By Jay Greenberg,
By now in this era of parity ushered in by the salary cap, there is nothing out of wack about a sixth and eighth seed meeting for the Stanley Cup. And indeed, the Devils, 2-2 in overtime in Game 6 with the top-seeded Rangers just kept whacking to gain their berth in the finals.
Ilya Kovalchuk had one and Alexei Ponikarovsky another with Henrik Lundqvist on his face and an excellent Rangers season at mercy of the hockey gods, and then Kovalchuk had one more that got the puck out of Brad Richards's skates and across the crease beyond the Ranger goalie's grasp.
"I am just praying the puck was going to go through his pads," said Adam Henrique and suddenly there it was, almost as big as the rookie's eyes while standing in front of a net as big as the opportunity.
Thus did a player who wasn't in the NHL a year ago, put a team that failed to make the 2011 playoffs into the finals for a first time in 2003 and a fifth time in the remarkable career of 40-year-old Marty Brodeur. The Rangers, who had been down 3-0 to come back to tie Game 5, were down 2-0 in this one, and came back again but not this time with any help from Brodeur, who at 2-2 then closed the door.
"We were on our heels there and he was outstanding," said Coach Pete DeBoer, who a year ago was unemployed, having been fired by a Florida team that in three seasons under him did not make the playoffs.
Kovalchuk, who had never been past the first round until this spring, continued a fine playoff Friday night with a power play goal that showcased his extraordinary skills and the second effort on the winning goal that demonstrated the grit he was not supposed to have.
Thus, in a five-year-old arena built to help revitalize a city long ago written off as hopeless, there was layer after layer of redemption along with a lot of pure relief and unadulterated joy.
The Devils, as Brodeur pointed out, have won three Stanley Cups since the Rangers beat them in this round on their way to their only Cup in the last 72 years in 1994, but they had only beaten the Rangers once in five postseason since.
So 18 years after letting a 2-0 lead slip away in Game 6, then losing in double overtime in seven, he knew what this meant to the New Jersey fans.
"I think winning against them on the big stage, not just for me, but I think for the fans of New Jersey, the people that are supporting us and always taking a second seat to these guys for whatever reason, now they gotta be pretty going to work and going to school and doing all their things that they do," said Brodeur. "I know from some of the messages I got throughout this playoff series."
Much like Game 5, this one started like clockwork for the Devils. Steve Bernier got the puck past Marc Staal at the point to send Stephen Gionta and Ryan Carter away on a two-on-one and Carter put on the rebound. Ruslan Fedotenko tripped Carter and on the power play Kovalchuk finished up a gorgeous three-way passing play from David Clarkson and Dainius Zubrus to make it 2-0 before 14 minutes had been played.
And just like in Game 5 the Ranger fought back. Ryan McDonagh circled the net and got a pass through both Andy Greene and Patrik Elias across the crease to Fedotenko for a slam dunk, then Artem Anisimov beat Travis Zajac on a faceoff, enabling Dan Girardi's point shot to go off Ryan Callahan's leg to tie it 13:41 into the second period.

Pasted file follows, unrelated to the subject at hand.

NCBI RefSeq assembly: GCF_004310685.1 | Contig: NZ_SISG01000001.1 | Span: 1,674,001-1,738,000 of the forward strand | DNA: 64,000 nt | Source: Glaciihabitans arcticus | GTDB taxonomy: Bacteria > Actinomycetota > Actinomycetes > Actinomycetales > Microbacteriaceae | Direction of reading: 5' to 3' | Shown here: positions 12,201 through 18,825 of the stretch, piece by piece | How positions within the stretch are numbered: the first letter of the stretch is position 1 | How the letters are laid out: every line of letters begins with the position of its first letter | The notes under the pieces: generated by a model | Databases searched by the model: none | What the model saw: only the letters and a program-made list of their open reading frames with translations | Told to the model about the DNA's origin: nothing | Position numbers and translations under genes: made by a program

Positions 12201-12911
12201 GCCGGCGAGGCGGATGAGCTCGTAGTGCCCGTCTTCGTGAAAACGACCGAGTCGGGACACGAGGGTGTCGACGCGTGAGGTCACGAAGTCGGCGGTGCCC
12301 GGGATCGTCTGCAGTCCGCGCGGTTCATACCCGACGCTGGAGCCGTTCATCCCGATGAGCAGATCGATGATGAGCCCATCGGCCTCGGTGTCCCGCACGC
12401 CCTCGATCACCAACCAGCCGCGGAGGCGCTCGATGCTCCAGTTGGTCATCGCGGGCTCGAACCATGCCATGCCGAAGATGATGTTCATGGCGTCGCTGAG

"I thought we were the better team in the third period," said John Tortorella.
The Rangers were the better team for almost the entire Game 5, too, and didn't have either the wherewithal or the good fortune to get the break in the end. There were four of them sprawled with Lundqvist on the ice when Henrique, who also scored in overtime to end the first round series with Florida, too, snapped the puck in. And it wasn't just exhaustion that caused them to take a long time to get up.
"Hats off to the New York Rangers, the hardest working team in the NHL," said DeBoer, whose team, which finished three places back of the Rangers in the best division in the NHL this season, will open the finals against the Kings, the Western Conference No. 8 seed, Wednesday night here. "We feel fortunate to move through and proud of beating such a hard working team."
"There's only one guy that likes beating the Rangers more than Marty, and that's (President) Lou (Lamoriello). I mean, hey, these guys have been through this rivalry for 20 years. So I'm happy for both of them."
Lamoriello hadn't gotten out of the second round since the last time the Devils won it all in 2003. Captain Zach Parise, who was drafted later that month, had not either.
"The year I got drafted, after the draft, we went down and they had the Stanley Cup there, and all the scouts and everyone was having a big party," said Parise. "You get the sense that you were going into something pretty special.
"Unfortunately, we didn't have great playoff success since then. But you're playing for an organization that takes a lot of pride in winning and doing the right things and playing the right way. They do a great job of building a team, a team that works and a team that's tough to play against.
"I mean, it might have taken a little while. All of a sudden you play seven, eight years, and you haven't made it past the second round, but it's definitely worth it.
"It was worth the wait to get here."
Back to accessibility links